Can an Employer suspend an employee, pending an investigation?
The simple answer is yes, you can suspend an employee pending an investigation, but it should be done for valid and justifiable reasons, and the process should adhere to established procedures and principles of fairness. Here are some key points to consider:
• Reasonable Grounds: To suspend an employee, there should be reasonable grounds for believing that suspension is necessary. Common reasons include allegations of serious misconduct, investigations into potential criminal activity, or the need to protect the interests of the business.
• Notice and Communication: You should inform the employee of the suspension in writing, specifying the reasons for the suspension and its expected duration. The suspension letter should also invite the employee to attend a meeting, often called an investigatory meeting.
• Pay during Suspension: Employees should typically continue to receive full pay and benefits during the suspension period. However, employers have the discretion to withhold additional payments such as commission and bonus payments in certain circumstances, such as in cases of gross misconduct.
• Regular Review: The suspension should be regularly reviewed to ensure it remains necessary. If it is no longer required, you should inform the employee and allow them to return to work.
• Fair Treatment: It is crucial to treat employees fairly and consistently during the suspension, following your organisation’s policies and procedures. Avoid prejudging the situation or creating an atmosphere of bias.
• Confidentiality: Both you and the employee should maintain confidentiality during the suspension to avoid prejudicing the investigation or disciplinary process.
• Legal and Policy Compliance: Ensure that your actions are in line with UK employment law, your organisation’s policies, and any applicable collective agreements.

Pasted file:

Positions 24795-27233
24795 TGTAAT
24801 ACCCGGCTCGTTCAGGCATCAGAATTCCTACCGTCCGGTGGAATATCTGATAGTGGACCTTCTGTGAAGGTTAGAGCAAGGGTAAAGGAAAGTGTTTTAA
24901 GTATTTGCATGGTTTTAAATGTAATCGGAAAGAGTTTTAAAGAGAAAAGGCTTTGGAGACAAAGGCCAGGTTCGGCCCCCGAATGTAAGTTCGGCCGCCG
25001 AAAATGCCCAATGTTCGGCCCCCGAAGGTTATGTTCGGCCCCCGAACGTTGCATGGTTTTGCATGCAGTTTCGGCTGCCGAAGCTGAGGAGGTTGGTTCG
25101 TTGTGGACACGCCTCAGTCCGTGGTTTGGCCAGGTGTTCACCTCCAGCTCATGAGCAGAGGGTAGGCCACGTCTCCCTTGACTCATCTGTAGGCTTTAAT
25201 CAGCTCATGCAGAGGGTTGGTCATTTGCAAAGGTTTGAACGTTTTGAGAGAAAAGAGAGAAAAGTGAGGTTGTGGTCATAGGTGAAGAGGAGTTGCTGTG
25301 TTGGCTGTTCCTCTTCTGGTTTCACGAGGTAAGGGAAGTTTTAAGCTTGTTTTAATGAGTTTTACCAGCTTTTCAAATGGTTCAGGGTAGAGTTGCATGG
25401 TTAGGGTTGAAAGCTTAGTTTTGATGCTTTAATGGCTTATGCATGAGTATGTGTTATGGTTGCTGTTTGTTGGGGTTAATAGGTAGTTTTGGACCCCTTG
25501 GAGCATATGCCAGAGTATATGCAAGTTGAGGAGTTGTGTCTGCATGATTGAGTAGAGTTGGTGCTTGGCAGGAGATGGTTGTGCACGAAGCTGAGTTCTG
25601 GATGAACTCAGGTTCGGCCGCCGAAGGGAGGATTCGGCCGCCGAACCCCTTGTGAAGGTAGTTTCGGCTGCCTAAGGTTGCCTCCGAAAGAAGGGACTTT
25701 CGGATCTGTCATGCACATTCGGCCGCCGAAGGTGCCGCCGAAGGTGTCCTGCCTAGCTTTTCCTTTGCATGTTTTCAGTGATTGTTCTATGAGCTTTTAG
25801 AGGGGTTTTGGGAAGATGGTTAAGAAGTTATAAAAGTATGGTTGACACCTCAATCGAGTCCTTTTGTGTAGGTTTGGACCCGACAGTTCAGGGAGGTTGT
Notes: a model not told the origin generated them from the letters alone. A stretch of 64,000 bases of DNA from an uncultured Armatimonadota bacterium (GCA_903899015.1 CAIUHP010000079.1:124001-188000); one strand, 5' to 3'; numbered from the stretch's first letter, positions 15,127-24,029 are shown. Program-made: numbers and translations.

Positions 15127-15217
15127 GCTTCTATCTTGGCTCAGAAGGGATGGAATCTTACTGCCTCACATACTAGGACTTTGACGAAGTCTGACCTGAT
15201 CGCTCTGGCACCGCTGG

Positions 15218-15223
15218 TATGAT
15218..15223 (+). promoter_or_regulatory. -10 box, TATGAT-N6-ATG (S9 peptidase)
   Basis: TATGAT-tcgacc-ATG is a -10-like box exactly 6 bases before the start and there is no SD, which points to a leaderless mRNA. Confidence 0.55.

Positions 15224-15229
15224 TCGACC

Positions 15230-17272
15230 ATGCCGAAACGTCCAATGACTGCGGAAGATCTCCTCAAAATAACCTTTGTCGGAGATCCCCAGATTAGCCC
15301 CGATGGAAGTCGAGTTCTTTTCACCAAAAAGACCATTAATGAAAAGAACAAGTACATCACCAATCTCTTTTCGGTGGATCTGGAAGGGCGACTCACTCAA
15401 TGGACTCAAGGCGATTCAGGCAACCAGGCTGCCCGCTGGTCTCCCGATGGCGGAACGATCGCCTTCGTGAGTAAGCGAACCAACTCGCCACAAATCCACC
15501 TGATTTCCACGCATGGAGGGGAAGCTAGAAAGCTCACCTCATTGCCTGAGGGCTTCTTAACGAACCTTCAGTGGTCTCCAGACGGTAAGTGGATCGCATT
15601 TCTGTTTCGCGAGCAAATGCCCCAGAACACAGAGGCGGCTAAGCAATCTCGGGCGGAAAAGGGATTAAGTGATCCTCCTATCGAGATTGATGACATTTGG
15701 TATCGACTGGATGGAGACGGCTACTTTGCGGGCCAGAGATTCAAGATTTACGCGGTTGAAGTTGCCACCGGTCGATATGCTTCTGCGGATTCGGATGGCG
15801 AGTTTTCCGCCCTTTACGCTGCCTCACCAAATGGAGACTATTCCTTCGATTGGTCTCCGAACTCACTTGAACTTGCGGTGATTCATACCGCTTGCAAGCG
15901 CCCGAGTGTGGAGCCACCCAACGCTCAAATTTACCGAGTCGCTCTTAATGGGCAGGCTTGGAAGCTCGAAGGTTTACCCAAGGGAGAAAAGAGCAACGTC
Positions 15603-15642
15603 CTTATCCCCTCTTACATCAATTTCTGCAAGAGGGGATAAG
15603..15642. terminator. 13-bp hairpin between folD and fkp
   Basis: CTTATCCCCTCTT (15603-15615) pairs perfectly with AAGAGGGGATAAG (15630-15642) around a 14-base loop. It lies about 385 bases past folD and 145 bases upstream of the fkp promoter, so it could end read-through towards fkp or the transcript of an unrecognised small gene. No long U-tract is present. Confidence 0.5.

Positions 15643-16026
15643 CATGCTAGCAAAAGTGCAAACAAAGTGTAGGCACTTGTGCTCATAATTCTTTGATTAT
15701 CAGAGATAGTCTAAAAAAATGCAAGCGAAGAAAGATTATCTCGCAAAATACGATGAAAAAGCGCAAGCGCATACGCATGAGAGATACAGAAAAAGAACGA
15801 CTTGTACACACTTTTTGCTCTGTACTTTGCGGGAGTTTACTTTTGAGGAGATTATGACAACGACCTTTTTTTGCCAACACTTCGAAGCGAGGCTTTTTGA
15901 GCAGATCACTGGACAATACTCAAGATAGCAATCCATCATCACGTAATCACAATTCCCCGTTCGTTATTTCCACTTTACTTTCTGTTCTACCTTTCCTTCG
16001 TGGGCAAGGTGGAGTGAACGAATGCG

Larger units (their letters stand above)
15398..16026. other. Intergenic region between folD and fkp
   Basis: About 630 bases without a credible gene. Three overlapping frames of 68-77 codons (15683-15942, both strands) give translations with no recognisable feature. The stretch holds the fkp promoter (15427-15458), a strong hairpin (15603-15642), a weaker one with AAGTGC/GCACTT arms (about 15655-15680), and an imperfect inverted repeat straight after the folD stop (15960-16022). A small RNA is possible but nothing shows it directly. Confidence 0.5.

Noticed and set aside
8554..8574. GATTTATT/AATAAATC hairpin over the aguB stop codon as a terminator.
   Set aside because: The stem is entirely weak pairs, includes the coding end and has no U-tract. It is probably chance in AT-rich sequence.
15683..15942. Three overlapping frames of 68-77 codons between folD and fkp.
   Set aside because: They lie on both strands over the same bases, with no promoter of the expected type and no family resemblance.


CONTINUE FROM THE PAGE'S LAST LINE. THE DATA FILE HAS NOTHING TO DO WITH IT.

Suspension and Investigation Procedure
The employee’s immediate Manager should suspend and hold the investigations. If possible, a different Manager or Director should hold the disciplinary meeting if & when it reaches that stage. Again, if possible, a further Director would hear the appeal to disciplinary meeting.
The employee should be called to an office and explained the reasons for the suspension and that a full investigation will commence immediately. Remind the employee that they are suspended on full pay and that all benefits are still in place.
Explain that this is a precautionary measure to allow a fair and impartial investigation to be carried out. Stress that this is no way prejudged and that the employee will have the opportunity to explain.
Give the employee the ‘Suspension Letter’ and let them know that their suspension will be regularly reviewed to ensure it remains necessary.
Gather as much information as possible, including any documentation from previous incidents.
Interview and take minutes from anyone that has been involved. Ensure that the investigating officer has a management representative with them and that the person being interviewed is given the opportunity to be accompanied if so wishes.
The employee has to be invited to an investigatory meeting so that any explanation can be heard.
‘Invite to Investigation’ to be sent out, giving at least 48 hours’ notice for the employee to prepare.
At the meeting ensure everything is in the minutes and that the employee is made aware of the process and where the employee and the Company is in the process.
• suspended on full pay
• investigatory meeting with people concerned with minutes taken
• other evidence i.e. reports etc.
• Investigatory meeting with the employee
Explain that the outcome of the investigation will be sent out to the Employee in writing once the outcomes have been collated and a decision has been made. If there is ‘a case to answer ‘in which case a disciplinary meeting will take place of which the employee will be informed and supplied with all the relevant documentation. However if there is ‘no case to answer’ then the employee will return to work.
Further guidance from The HR Team will be required once this stage is completed. All further letters will be drafted by The HR Team.
The next stage:
• letter sent to Employee stating the findings and outcome of the investigatory meeting
• If a there is a case to answer, letter to Employee inviting to a disciplinary meeting with copies of all evidence, reports and investigatory notes. (This enables the Employee to organise their defence)
Remember that suspension is a serious step and should not be used lightly. It’s essential to follow due process and act reasonably.
If you’re uncertain about whether to suspend an employee or how to proceed, contact The HR Team for down-to earth, pragmatic advice and dedicated support throughout the entire process.